After last week’s email about the timing for Windows 11, I’ve had a few emails asking for more details about what’s changing. So, here goes…
What’s changing in Windows 11?
The biggest changes you’ll notice if you switch from Windows 10 to Windows 11 are visual. So they’re not bringing in lots of new features or changing the way you use things this time.
- Your computer is getting a new look, with rounded corners on the edges of windows, softer colours and smoother animations.
- The most obvious change is that the “start” button is moving from the bottom left hand corner (where it’s always been) to the bottom middle. As far as I can see, the start menu is pretty similar once you’ve opened it though.
- Some things that used to be labelled with words and icons are now just icons.
- And there are new “widgets” for weather forecasts, news feeds and that sort of thing on your desktop.
It’s all pretty cosmetic stuff, if I’m honest.
The bigger changes, you might never even notice. Microsoft programmers have been very busy in the background – trying to make PCs more secure, work better for fast 3D gaming and link up better with what you’re doing on other devices through your Microsoft account. They’re also making all sorts of technical changes to the Microsoft Store – the upshot of which is that there’ll be more apps for you to choose from.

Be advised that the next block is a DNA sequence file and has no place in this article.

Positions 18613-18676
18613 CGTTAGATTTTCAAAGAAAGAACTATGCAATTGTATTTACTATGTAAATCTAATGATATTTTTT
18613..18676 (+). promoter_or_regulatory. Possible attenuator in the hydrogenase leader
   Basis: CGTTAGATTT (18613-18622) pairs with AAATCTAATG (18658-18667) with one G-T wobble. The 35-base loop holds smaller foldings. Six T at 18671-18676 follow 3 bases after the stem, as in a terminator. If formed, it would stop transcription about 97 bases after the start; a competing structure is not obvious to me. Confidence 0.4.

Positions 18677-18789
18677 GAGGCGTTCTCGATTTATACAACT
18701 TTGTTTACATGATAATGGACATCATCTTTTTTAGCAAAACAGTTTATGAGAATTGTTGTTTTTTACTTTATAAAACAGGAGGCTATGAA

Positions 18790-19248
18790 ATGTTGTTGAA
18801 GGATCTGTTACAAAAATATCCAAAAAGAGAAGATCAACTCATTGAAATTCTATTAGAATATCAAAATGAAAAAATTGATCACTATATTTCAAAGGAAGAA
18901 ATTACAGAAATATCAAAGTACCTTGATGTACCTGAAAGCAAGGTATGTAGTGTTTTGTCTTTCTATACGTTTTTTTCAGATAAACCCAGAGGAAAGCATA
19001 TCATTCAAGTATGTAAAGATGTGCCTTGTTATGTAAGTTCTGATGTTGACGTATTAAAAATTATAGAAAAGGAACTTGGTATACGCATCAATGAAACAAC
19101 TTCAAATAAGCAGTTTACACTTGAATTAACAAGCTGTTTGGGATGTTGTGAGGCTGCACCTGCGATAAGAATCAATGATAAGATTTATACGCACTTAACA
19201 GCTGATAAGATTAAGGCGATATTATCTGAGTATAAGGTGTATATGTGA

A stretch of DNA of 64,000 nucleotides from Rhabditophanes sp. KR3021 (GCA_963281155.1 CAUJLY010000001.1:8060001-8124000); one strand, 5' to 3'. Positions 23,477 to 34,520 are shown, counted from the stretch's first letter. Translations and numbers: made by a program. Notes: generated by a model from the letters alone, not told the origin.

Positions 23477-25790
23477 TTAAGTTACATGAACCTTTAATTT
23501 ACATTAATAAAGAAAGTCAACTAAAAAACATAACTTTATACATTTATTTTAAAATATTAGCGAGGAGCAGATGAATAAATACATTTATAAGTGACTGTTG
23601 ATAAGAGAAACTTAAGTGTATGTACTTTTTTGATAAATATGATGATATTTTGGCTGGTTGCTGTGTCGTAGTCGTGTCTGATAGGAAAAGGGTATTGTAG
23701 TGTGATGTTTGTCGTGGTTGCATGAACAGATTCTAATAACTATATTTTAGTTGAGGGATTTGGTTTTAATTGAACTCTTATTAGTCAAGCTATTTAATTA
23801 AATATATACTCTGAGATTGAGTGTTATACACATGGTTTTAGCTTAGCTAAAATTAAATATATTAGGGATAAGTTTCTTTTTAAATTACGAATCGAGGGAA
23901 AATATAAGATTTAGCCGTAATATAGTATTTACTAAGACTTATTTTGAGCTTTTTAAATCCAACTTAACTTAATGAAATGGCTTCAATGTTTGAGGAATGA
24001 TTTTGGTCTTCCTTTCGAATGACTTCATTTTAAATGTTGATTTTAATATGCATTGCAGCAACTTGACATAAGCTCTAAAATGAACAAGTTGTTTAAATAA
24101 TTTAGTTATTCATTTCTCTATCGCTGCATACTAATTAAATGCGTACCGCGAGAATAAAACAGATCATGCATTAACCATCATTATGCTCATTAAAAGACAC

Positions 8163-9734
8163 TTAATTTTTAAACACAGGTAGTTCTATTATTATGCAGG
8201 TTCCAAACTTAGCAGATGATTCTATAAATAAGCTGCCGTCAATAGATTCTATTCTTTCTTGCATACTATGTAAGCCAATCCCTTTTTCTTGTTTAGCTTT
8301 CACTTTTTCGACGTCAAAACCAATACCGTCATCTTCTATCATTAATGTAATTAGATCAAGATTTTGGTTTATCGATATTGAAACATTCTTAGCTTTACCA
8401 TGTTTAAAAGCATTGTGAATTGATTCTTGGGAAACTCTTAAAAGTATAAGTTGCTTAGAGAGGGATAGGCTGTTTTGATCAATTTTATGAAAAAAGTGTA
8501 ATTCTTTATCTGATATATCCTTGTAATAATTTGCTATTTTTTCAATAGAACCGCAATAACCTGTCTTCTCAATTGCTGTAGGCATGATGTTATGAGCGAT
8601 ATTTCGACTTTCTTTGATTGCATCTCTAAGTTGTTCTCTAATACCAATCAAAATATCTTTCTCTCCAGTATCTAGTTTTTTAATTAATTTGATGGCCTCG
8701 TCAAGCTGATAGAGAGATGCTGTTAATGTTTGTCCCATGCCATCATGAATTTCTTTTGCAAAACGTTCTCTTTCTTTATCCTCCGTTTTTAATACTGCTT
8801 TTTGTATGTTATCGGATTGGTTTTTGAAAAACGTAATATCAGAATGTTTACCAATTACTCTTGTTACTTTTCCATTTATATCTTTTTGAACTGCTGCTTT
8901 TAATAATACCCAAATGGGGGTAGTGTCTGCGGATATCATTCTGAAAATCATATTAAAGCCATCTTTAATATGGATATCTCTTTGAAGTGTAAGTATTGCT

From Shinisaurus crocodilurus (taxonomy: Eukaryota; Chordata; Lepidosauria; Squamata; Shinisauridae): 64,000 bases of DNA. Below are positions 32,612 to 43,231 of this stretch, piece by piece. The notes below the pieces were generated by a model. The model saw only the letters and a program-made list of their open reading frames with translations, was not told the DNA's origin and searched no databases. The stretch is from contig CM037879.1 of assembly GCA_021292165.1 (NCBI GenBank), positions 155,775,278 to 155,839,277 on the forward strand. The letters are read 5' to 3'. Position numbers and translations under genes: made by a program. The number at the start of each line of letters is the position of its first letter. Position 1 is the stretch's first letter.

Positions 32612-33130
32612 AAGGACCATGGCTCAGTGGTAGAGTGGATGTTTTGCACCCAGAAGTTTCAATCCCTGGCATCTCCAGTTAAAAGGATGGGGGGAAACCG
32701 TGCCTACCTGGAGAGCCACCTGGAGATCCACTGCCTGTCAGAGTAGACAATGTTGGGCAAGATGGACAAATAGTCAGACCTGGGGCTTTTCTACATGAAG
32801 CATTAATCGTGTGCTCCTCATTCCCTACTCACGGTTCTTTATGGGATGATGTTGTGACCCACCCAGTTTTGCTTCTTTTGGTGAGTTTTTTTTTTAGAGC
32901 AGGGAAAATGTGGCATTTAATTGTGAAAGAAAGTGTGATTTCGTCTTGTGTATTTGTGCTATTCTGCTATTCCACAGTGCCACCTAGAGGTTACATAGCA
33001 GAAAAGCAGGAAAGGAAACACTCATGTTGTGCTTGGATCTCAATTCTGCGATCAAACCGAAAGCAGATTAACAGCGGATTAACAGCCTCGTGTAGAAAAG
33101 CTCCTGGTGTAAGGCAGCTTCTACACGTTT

All the suggested “Windows 11” PCs on the Microsoft website are laptops. Are desktops “dead”?
I hadn’t actually noticed, but apparently there isn’t a single desktop PC amongst the new machines being touted on Microsoft’s website. And I can’t say I’m that surprised.
Desktops might not be quite dead in the water, but they’re certainly out of fashion. Even my work computer is a laptop now. I use it like a desktop most of the time – I have a separate monitor, keyboard and mouse – it’s just handy to be able to unplug all that lot and take my computer into another room if I want to.
So although you can still get desktop computers (just have a look on the Currys PC World website – there are lots), a laptop has a lot going for it.
What impact will Windows 11 have on Microsoft 365?
This was another question we had from a reader, and I thought I’d pop a quick answer in this email in case anyone else was worried about the same thing.
So Microsoft 365 is a paid service that lets you use apps like Word, Excel and Outlook for emails. Microsoft brought it out around the same time as they launched Windows 10, but they’re actually completely separate things. Your Microsoft 365 subscription is linked to your Microsoft account, not Windows 10 or any particular computer. So as long as you keep the same Microsoft account when you switch to Windows 11, your Microsoft 365 membership won’t be affected at all.
Right – I think that’s everything from me for this week. I hope that’s made a few things a bit clearer.